Enforcing a new city ordinance, the Asheville Police Department cleared tents from the Occupy Asheville campsite — one of the last public Occupy encampments in the country — in front of City Hall late yesterday evening. Three protesters, claiming the rules infringe their rights, were arrested for ordinance violations. Photo by Bill Rhodes.
In a Valentine's Day meeting, Asheville City Council voted to evict the Occupy Asheville encampment in front of City Hall, one of the last remaining in the country, on Feb. 17. Council also unanimously backed a resolution supporting the city retaining control of the water system in the face of a state study. (Photo by Bill Rhodes)
Occupy Asheville's general assembly has decided on a set of demands to Asheville City Council and the Buncombe County Board of Commissioners that they wish met before voluntarily vacating the camp in front of City Hall. The demands include a living wage for Ashevilleans, governments moving their money to local banks, a "safe haven" for the homeless, and the abolition of some city ordinances.
Last night, Occupy Asheville's coordinating council agreed on a letter asserting its camp in front of City Hall is "a representation of the people's natural rights." While not explicitly rejecting a proposal by Asheville City Council to voluntarily decamp, the letter didn't accept it either, leaving an impasse over the fate of the camp heading into Council's Feb. 14 meeting.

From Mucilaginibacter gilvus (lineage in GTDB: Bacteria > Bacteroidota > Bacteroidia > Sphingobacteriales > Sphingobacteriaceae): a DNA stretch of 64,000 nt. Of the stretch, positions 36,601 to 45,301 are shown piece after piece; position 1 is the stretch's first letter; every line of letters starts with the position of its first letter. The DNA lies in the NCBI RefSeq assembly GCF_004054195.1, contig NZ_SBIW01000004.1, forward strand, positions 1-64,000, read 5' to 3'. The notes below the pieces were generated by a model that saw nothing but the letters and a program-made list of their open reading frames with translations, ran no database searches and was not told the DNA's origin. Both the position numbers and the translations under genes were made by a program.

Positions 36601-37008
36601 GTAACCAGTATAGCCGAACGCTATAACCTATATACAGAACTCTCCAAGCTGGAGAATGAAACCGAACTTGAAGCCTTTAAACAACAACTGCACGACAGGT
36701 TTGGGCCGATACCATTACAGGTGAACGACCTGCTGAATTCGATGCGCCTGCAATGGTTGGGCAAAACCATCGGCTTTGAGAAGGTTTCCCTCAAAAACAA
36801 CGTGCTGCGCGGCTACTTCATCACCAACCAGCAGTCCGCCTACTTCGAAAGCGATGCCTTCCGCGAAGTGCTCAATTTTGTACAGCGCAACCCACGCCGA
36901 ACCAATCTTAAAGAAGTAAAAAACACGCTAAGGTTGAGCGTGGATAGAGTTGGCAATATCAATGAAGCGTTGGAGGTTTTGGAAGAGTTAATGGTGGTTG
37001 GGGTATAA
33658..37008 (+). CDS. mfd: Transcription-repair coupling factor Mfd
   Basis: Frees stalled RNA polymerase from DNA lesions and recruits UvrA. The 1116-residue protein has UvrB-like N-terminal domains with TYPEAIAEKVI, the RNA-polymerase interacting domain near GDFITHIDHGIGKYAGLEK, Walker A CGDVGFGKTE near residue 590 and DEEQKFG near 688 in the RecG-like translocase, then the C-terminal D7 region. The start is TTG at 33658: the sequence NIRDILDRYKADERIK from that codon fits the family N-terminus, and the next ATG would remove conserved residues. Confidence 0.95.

Following a meeting of its coordinating council last night, Occupy Asheville issued a letter asserting that its encampment in front of City Hall is "a representation of the people's natural rights." In the letter, Occupy Asheville doesn't take the deal proposed by Council to voluntarily decamp, but says it "will pursue further dialogue" with the city.
At the longest Asheville City Council meeting in recent years, the debate over the Occupy Asheville encampment was front and center. Motions both to create a permitting process for the camp and to ban it outright failed narrowly. In the end, Council agreed to put a resolution opposing corporate personhood on the Feb. 14 agenda, alongside a motion to give campers a deadline to leave. But, there will be porta-johns. (Photo by Bill Rhodes)
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